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The World Health Day theme for this year is “Building a fairer, healthier world”, because quite frankly – our world is an unequal one.⠀⠀⠀⠀⠀⠀
Health is a fundamental human right. Every person deserves to live a healthy life regardless of their age, gender, ethnicity, disability, economic situation or employment. The COVID-19 has highlighted, some people are able to live healthier lives and have better access to health services than others – entirely due to the conditions in which they are born, grow, live, work and age.
Building Back Healthier
Emergency health needs vary based on the context. The health needs of each community heavily depend on the context. For instance, in low-income or tropical countries, acute respiratory diseases, together with diarrhoea, maternal and neonatal conditions, malaria, tuberculosis, under-nutrition and epidemics, represent some of the most important causes of deaths and diseases. In certain contexts, mass violence is at times the first cause of mortality. Additionally, crisis situations also often have a significant impact on the mental health and psychosocial well-being of those affected.
Building Back Fairer
Access to health care is a complex subject. More than health insurance, for many communities, it’s about physical location and access to reliable power and water. The COVID-19 pandemic has had grave consequences for people already experiencing inequities. The pandemic has disproportionately impacted those people already socially, economically, or geographically disadvantaged, and evidence shows a worsening trend of disparities and inequity across region in Asia.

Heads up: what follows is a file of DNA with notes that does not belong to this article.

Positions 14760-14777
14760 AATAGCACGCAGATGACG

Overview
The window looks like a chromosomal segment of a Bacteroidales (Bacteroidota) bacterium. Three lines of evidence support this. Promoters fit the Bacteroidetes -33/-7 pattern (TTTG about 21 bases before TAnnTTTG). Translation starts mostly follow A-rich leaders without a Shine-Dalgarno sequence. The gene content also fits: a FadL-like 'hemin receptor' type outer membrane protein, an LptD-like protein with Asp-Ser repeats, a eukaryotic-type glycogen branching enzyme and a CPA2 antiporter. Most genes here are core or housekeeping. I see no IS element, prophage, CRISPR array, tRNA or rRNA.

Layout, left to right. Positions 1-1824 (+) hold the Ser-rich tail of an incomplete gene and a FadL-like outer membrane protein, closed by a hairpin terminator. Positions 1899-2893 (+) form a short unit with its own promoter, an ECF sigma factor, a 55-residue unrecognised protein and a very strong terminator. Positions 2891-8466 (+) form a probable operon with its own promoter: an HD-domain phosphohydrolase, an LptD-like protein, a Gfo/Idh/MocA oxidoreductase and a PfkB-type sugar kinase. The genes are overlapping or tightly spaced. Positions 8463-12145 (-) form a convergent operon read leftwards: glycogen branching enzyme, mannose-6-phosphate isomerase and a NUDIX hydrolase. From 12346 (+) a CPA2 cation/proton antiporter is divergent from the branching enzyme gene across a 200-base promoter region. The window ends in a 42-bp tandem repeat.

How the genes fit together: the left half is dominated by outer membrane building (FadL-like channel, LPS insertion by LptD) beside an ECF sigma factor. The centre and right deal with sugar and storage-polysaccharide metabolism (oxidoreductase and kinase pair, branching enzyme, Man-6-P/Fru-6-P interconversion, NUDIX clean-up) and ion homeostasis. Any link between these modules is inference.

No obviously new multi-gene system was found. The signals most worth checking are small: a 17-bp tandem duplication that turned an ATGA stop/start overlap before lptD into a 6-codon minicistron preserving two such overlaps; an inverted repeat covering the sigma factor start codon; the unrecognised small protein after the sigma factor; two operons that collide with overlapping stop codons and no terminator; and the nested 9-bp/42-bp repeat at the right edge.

Building Back Greener
Healthy communities rely on well-functioning and bio-diverse ecosystems. These provide clean air, fresh water, medicines, food, and nutrition security and support critical ecosystem functions and services such as pest and disease regulation, pollination, climate regulation, and mitigating the impacts of extreme events. The availability and sustainable management of natural resources in large part determines the baseline health status of a community, securing livelihoods and warranting community resilience.
Biodiversity is an important source of genetic resources for the development of many treatments, vaccines and a range of biotechnology products used in both modern and traditional medicines, as well as agriculture and industry. These include artemisinin as a treatment for malaria, and digitalis for heart disease.
On this World Health Day, as each of these systems’ changes takes hold, we slowly but steadily march forward toward the goal of health equity for everyone whenever they need it, despite their financial situation. On the road to a fairer and healthier world, there really is only one world, and one health for all : humans, animals, and our planet.
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